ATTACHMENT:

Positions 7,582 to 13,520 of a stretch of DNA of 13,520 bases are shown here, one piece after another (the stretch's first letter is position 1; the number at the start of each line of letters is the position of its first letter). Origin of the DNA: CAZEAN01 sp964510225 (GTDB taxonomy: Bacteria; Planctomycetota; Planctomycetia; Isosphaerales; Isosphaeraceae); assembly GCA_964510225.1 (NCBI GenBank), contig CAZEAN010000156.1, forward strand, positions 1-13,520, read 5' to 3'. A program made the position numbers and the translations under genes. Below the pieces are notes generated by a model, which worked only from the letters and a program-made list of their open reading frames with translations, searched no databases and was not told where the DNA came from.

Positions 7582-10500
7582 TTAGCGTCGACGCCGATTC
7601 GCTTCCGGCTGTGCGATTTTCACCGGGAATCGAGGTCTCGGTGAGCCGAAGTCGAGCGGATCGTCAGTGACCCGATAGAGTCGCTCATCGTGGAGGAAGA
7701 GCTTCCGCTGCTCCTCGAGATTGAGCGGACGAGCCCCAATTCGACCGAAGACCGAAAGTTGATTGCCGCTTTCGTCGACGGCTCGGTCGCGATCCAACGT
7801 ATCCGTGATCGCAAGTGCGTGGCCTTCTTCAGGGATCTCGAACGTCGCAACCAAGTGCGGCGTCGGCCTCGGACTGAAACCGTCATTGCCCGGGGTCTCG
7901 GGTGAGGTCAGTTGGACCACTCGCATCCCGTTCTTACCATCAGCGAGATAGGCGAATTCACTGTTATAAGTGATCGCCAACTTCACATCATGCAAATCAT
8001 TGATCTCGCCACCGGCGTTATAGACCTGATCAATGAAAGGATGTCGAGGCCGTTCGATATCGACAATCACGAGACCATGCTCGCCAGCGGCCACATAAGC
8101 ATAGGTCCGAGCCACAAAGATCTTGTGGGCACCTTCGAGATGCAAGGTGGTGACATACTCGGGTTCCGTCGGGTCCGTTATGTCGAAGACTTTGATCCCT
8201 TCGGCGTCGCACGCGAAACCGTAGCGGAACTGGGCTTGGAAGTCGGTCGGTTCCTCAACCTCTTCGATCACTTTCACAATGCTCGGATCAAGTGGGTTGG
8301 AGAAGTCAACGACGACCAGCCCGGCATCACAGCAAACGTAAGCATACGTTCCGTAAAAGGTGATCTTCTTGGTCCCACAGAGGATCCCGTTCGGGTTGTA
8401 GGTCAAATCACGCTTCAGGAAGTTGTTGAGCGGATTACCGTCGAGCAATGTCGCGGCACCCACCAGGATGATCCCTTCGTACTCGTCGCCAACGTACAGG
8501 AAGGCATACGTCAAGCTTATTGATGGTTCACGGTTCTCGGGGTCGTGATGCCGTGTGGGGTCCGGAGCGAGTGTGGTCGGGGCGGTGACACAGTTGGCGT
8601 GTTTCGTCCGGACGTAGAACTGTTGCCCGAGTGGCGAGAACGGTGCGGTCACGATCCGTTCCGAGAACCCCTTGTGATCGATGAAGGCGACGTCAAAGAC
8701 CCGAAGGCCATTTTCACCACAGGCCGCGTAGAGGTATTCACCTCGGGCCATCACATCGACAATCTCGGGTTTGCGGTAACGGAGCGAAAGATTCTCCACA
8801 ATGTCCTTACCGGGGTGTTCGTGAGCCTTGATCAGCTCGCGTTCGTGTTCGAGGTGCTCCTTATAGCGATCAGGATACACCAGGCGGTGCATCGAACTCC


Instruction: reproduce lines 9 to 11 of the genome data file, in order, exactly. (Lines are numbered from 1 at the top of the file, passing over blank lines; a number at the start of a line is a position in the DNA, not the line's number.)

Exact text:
8101 ATAGGTCCGAGCCACAAAGATCTTGTGGGCACCTTCGAGATGCAAGGTGGTGACATACTCGGGTTCCGTCGGGTCCGTTATGTCGAAGACTTTGATCCCT
8201 TCGGCGTCGCACGCGAAACCGTAGCGGAACTGGGCTTGGAAGTCGGTCGGTTCCTCAACCTCTTCGATCACTTTCACAATGCTCGGATCAAGTGGGTTGG
8301 AGAAGTCAACGACGACCAGCCCGGCATCACAGCAAACGTAAGCATACGTTCCGTAAAAGGTGATCTTCTTGGTCCCACAGAGGATCCCGTTCGGGTTGTA